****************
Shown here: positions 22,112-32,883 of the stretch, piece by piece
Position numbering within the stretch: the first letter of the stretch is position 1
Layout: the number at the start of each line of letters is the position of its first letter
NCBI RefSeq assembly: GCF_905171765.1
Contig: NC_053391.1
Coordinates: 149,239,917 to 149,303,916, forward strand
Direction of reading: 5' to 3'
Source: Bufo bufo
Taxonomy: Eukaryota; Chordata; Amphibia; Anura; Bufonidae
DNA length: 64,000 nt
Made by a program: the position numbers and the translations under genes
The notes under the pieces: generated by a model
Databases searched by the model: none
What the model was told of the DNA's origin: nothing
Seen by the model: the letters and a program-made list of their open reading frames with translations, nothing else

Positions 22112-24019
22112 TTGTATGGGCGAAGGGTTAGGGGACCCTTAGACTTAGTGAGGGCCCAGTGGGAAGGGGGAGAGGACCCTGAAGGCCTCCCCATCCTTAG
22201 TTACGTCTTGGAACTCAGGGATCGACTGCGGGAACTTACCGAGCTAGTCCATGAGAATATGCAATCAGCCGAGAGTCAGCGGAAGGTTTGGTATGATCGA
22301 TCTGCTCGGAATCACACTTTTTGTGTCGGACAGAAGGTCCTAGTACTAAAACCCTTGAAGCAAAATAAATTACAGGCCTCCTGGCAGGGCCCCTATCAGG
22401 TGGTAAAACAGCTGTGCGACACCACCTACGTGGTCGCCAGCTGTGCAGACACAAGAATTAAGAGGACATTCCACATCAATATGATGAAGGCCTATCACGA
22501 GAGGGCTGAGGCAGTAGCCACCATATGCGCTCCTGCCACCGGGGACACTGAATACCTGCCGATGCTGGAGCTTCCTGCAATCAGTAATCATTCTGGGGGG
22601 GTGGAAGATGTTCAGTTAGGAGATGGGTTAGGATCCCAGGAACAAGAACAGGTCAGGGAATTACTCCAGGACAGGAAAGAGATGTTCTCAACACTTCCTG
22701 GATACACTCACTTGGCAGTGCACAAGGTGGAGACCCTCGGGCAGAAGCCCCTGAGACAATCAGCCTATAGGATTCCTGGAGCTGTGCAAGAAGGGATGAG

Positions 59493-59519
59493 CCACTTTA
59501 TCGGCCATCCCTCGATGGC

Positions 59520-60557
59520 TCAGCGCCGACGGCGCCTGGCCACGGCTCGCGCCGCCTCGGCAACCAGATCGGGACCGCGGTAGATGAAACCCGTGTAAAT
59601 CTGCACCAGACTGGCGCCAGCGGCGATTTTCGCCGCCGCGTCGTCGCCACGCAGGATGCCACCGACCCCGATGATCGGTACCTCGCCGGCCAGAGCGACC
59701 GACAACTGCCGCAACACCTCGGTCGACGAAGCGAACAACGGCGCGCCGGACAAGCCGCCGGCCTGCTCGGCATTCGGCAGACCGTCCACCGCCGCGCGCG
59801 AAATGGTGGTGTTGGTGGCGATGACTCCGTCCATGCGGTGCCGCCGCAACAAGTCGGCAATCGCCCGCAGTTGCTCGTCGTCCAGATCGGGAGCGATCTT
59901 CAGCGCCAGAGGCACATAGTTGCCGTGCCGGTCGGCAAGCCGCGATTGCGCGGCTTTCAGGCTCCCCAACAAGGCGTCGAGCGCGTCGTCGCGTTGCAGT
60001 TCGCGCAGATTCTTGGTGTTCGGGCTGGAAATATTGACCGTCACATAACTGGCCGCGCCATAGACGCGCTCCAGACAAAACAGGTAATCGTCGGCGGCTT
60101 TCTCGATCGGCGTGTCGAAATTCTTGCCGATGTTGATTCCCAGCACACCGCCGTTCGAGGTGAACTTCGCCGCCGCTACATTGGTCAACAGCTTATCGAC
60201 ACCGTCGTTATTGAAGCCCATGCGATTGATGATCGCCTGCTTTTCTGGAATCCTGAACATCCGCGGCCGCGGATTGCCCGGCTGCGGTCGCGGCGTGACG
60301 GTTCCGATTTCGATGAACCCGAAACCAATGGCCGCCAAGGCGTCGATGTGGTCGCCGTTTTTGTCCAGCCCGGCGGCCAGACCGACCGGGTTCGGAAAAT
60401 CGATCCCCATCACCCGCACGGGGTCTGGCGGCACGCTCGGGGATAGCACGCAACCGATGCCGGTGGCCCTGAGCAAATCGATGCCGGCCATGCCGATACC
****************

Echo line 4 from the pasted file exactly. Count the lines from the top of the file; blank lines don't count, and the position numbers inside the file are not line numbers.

NCBI RefSeq assembly: GCF_905171765.1